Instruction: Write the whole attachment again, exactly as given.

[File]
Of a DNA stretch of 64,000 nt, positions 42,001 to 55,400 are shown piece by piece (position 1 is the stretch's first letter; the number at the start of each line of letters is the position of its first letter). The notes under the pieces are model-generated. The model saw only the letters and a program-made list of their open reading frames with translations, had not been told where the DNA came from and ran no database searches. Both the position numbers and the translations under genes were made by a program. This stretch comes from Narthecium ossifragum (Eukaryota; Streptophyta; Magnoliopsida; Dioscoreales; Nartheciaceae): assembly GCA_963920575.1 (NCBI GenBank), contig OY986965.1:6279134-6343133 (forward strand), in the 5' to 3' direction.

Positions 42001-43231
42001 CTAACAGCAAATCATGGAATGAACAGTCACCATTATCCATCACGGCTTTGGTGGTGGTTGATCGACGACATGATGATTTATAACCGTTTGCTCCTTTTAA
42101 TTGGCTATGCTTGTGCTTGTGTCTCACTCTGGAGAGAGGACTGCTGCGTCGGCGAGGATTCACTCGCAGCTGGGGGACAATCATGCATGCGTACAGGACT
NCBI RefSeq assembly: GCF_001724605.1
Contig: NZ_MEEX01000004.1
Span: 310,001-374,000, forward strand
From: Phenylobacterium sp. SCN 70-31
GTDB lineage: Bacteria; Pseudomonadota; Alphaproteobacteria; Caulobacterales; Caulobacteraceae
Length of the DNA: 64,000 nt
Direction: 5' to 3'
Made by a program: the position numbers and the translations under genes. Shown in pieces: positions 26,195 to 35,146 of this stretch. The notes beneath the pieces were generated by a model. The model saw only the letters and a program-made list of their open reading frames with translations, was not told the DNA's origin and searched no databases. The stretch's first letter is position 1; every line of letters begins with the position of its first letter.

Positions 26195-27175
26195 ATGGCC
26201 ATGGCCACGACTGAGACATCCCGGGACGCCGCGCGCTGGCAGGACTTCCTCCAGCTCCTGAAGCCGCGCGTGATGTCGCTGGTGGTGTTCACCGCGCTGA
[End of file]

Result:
Of a DNA stretch of 64,000 nt, positions 42,001 to 55,400 are shown piece by piece (position 1 is the stretch's first letter; the number at the start of each line of letters is the position of its first letter). The notes under the pieces are model-generated. The model saw only the letters and a program-made list of their open reading frames with translations, had not been told where the DNA came from and ran no database searches. Both the position numbers and the translations under genes were made by a program. This stretch comes from Narthecium ossifragum (Eukaryota; Streptophyta; Magnoliopsida; Dioscoreales; Nartheciaceae): assembly GCA_963920575.1 (NCBI GenBank), contig OY986965.1:6279134-6343133 (forward strand), in the 5' to 3' direction.

Positions 42001-43231
42001 CTAACAGCAAATCATGGAATGAACAGTCACCATTATCCATCACGGCTTTGGTGGTGGTTGATCGACGACATGATGATTTATAACCGTTTGCTCCTTTTAA
42101 TTGGCTATGCTTGTGCTTGTGTCTCACTCTGGAGAGAGGACTGCTGCGTCGGCGAGGATTCACTCGCAGCTGGGGGACAATCATGCATGCGTACAGGACT
NCBI RefSeq assembly: GCF_001724605.1
Contig: NZ_MEEX01000004.1
Span: 310,001-374,000, forward strand
From: Phenylobacterium sp. SCN 70-31
GTDB lineage: Bacteria; Pseudomonadota; Alphaproteobacteria; Caulobacterales; Caulobacteraceae
Length of the DNA: 64,000 nt
Direction: 5' to 3'
Made by a program: the position numbers and the translations under genes. Shown in pieces: positions 26,195 to 35,146 of this stretch. The notes beneath the pieces were generated by a model. The model saw only the letters and a program-made list of their open reading frames with translations, was not told the DNA's origin and searched no databases. The stretch's first letter is position 1; every line of letters begins with the position of its first letter.

Positions 26195-27175
26195 ATGGCC
26201 ATGGCCACGACTGAGACATCCCGGGACGCCGCGCGCTGGCAGGACTTCCTCCAGCTCCTGAAGCCGCGCGTGATGTCGCTGGTGGTGTTCACCGCGCTGA